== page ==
George W. Bush’s recent trip to South Asia exposed some harsh truths that Islamabad is now desperately trying to fudge over.
In today’s Dawn the columnist Irfan Husain does a good job of dissecting reality from the spin.
A tale of two countries By Irfan Husain
IN the recent parliamentary debate on foreign policy, speaker after speaker lambasted the government, comparing the far-reaching nuclear deal with India announced by President Bush in New Delhi with his homilies in Islamabad.
According to General Musharaf’s critics — a rapidly multiplying tribe — this imbalance is a reflection of Pakistan’s failed foreign policy. Although official spokesmen tried to put their usual spin on this obvious reality, the truth is that Bush’s priorities during his visit ought to have served as a reminder of the changing equation in the subcontinent.
Khurshid Kasuri, our foreign minister who normally weighs his words, termed the American tilt towards India as “unacceptable”. Excuse me? I don’t recall either Washington or New Delhi seeking our “acceptance” of a bilateral deal. Even General Jehangir Karamat, our ambassador in Washington, thought he should lecture his host country on the subject. He was quoted in this newspaper as saying:
“Instead of a country-specific deal on a subject as critical as nuclear technology, there should be a package for both India and Pakistan.” The thread running through the statements of various official spokesmen seems to reflect a common Pakistani perception that somehow, Washington should treat India and Pakistan as equals.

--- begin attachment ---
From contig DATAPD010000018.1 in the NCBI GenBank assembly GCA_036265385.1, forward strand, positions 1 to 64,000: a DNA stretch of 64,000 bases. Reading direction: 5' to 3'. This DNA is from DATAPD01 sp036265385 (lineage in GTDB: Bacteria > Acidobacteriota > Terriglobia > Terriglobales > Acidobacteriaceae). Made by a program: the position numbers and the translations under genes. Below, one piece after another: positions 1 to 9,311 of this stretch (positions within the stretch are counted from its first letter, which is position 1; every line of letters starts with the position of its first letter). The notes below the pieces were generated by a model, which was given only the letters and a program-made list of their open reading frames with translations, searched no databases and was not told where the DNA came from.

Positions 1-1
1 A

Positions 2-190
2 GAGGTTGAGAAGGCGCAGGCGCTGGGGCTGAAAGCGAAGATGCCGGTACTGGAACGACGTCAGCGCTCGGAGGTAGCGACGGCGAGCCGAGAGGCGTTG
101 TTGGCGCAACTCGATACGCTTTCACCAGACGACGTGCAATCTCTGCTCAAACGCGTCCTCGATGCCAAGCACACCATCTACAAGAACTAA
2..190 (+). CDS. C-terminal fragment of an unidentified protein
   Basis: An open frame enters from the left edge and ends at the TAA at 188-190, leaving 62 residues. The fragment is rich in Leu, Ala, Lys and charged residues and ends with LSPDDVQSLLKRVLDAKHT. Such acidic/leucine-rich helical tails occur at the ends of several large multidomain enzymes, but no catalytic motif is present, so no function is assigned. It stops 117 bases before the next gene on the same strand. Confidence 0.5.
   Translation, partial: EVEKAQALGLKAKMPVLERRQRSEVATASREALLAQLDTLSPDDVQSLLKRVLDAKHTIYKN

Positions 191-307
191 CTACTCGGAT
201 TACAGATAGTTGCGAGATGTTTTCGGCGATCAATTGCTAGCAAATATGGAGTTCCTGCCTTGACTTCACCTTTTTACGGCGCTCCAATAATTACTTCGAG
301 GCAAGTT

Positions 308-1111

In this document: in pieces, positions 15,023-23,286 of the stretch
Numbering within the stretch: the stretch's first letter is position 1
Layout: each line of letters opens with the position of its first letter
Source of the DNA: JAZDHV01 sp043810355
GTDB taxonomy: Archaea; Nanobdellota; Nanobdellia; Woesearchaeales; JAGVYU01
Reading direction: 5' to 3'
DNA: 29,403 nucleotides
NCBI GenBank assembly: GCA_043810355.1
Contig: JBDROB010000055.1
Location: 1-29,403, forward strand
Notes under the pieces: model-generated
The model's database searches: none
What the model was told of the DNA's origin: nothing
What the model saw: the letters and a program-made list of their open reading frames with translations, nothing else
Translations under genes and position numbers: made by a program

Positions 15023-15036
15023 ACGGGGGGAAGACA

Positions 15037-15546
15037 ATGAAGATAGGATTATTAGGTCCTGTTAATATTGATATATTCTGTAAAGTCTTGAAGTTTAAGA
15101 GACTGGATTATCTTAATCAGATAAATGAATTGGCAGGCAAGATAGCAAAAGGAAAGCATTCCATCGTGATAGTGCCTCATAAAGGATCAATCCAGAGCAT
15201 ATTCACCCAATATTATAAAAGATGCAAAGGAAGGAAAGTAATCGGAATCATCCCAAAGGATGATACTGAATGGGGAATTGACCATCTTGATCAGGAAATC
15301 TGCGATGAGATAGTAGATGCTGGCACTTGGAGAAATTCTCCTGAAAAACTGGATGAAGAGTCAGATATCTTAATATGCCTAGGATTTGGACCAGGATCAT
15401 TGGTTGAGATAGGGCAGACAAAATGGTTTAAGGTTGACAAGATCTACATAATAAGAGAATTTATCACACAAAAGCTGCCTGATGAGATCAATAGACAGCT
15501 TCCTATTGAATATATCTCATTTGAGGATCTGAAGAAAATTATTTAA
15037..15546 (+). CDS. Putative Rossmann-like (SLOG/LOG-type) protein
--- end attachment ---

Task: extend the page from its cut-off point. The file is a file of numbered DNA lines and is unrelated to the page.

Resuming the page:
The problem is that reality dictates otherwise. By any measure, India has emerged as a major player on the global scene. Pakistan, on the other hand, has moved in the opposite direction, descending into sectarian and ethnic strife, and seen to be harbouring gangs of terrorists on its soil. Granted, 9/11 has boosted its economy as well as its standing as a strategic ally in the American ‘war on terror’. But remove the ‘9/11 factor’, and we are left with a dysfunctional state in terminal decline.
These are harsh, unpalatable truths that are difficult for Pakistanis to accept. But unless we face reality unflinchingly, we will be unable to understand why the rest of the world views us as it does. Equally importantly, we need to see Indias rise not in relation to Pakistan, but as an important regional and global event in its own right.
For much of the half century after its independence, the Indian economy grew slowly, stifled by red tape and over- centralization. By contrast, the Pakistani economy grew more rapidly, propelled by a greater commitment to the free market. But in the nineties, the picture changed: plagued with political instability and military interventions, the Pakistani economy went into a sharp decline while terrorism destabilised the entire system.
India, on the other hand, freed from some of its self-imposed shackles, began making rapid progress. Its large pool of well- educated computer personnel drove Indian information technology to the centre of the world economy, apart from moving to American firms in large numbers. A rising middle class provided the market for a consumer boom, and now, Indian entrepreneurs are competing for business around the world. Bollywood movies are hits abroad, and Indian fashions are seen on catwalks from Milan to Madrid.